Forget your forehands and backhand; ignore your string tensions and grips – who needs them? When it comes to winning tennis matches, all that technical, physical stuff is all very well but it’s what goes on between the ears that counts.
Most players first picked up a racquet when they were still in nappies and as for training, practise and nutrition, the new techniques, crazes and fads spread around the locker room like wildfire (today’s gluten-free prophets were all carb-loading pasta-heads just a year or so ago). Everyone knows all there is to know about keeping fit and hitting tennis balls; it is when to hit them and why that makes the difference.
Li Na can hit a ball with the best of them and in 2011 she won the French Open. But for all that success, she has never managed to make winning a habit. Somewhere in her deepest psyche, there is a flaw, a fissure that allows the doubt to creep in. Just when she is about to hit the winning shot, a wee voice whispers: “Off you go, girl; just make sure you don’t miss”. And then she misses.
It was that weakness that caused her to miss four match points in the fourth round against Kim Clijsters last year here at Melbourne Park. That loss left her in tears but her second round loss at Wimbledon and her first round loss at the Olympics a few months later left her in no doubt – she needed a new coach. She needed one fast.
Her agents, IMG, suggested Carlos Rodriguez and the moment Li heard the name, she knew he was the perfect partner. It was Rodriguez who took the shy and fragile Justine Henin and turned her into Belgium’s pocket dynamo, the unstoppable force at Roland Garros and a world No.1. And to think, when Henin and Clijsters first emerged as promising young talents, it was Clijsters who was tipped for greatness and Henin who was regarded as the choker. Life’s funny like that.
Not only was Rodriguez the ideal man to teach Li the art of thinking tough on court, he was already based in China and ran a tennis academy in the suburbs of Beijing. So, her husband Jiang Shan, was demoted from coach to logistical duties (booking courts, being a hitting partner and being the butt of Li’s jokes) and Rodriguez was given free rein to change whatever was necessary to turn Li into a serial winner.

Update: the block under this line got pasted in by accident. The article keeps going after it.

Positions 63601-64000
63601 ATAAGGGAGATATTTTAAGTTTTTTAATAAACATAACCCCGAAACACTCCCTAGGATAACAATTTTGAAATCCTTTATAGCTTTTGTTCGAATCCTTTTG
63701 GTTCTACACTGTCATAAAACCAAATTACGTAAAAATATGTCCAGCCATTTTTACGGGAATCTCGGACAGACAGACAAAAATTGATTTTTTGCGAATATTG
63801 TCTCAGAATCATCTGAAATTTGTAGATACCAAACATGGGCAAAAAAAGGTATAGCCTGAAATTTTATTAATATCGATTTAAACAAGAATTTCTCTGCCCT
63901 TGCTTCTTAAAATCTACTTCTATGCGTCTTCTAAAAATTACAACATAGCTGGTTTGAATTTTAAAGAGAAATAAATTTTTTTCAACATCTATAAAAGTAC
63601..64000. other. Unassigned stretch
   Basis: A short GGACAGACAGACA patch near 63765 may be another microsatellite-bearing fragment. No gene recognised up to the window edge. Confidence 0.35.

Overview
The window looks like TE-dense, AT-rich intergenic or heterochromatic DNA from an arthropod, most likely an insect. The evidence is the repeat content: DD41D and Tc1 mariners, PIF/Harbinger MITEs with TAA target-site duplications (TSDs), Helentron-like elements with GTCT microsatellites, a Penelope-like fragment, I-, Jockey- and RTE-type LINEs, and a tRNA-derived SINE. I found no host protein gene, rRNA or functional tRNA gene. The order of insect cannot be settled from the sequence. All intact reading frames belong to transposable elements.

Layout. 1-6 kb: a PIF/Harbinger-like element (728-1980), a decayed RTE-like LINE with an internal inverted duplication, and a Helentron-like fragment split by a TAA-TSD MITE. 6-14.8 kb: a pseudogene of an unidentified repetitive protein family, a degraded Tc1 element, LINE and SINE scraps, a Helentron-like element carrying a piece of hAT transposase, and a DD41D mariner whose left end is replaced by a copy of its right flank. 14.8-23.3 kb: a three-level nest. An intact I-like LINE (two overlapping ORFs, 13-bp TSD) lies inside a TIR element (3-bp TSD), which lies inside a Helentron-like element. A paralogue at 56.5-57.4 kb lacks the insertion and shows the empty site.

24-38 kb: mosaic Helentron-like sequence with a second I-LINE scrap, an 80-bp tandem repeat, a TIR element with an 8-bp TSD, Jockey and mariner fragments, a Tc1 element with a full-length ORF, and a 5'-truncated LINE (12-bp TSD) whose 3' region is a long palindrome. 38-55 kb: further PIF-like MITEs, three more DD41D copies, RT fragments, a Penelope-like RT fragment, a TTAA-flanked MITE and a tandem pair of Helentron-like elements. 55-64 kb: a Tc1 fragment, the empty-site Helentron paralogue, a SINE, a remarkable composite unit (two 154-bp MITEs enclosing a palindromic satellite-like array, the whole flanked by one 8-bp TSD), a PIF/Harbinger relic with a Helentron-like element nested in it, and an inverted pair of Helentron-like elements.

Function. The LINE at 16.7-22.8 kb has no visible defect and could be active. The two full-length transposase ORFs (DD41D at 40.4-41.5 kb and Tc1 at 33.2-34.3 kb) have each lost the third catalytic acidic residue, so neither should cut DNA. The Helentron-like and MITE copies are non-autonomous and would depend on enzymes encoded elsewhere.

So far, the partnership is working a treat. Li is safely through to the fourth round after a 6-4 6-1 clobbering of Sorana Cirstea and now faces Julia Goerges for a shot at the quarterfinals. After a bit of cat and mouse in the first set, Li took charge in the second and Cirstea could only stand and watch as the No.6 seed ran away with the match. Not that Li seemed overly fussed by her performance.
“At least I’m still in the tournament, so nothing to worry about,” she said. Then again, Li has always told it like it is. She doesn’t call a spade a spade, she calls it a bloody shovel.
And when it comes to being blunt, she pointed out she is getting a little tired of answering questions about her new coach. Who is the Grand Slam champion here, after all? Every time a microphone appears in front of her, a fawning reporter mentions Rodriguez in reverential tones and expects Li to gush accordingly. Enough is enough, already.
“After he start teaching me, I’m always asked about him in press conferences,” she said with a touch of grumpiness in her tone. “So, Carlos – you stay here and answer some questions.” But Carlos was nowhere to be seen. “He gone,” Li harrumphed as she was left alone to explain what a wonderful coach and general good egg Carlos was.
"He's not only a teacher about tennis,” she said. “It's not only about technique. He's also about making my mind more stronger on the court. I feel more relaxed working with him. He never gives me pressure. He says, 'You never know what will happen on the tennis court, so just try to win the first round. If you can't win the first round, nothing will happen after’.”
But things are happening for Li and as Rodriguez has shown her – if she can get her head straight, her tennis will follow.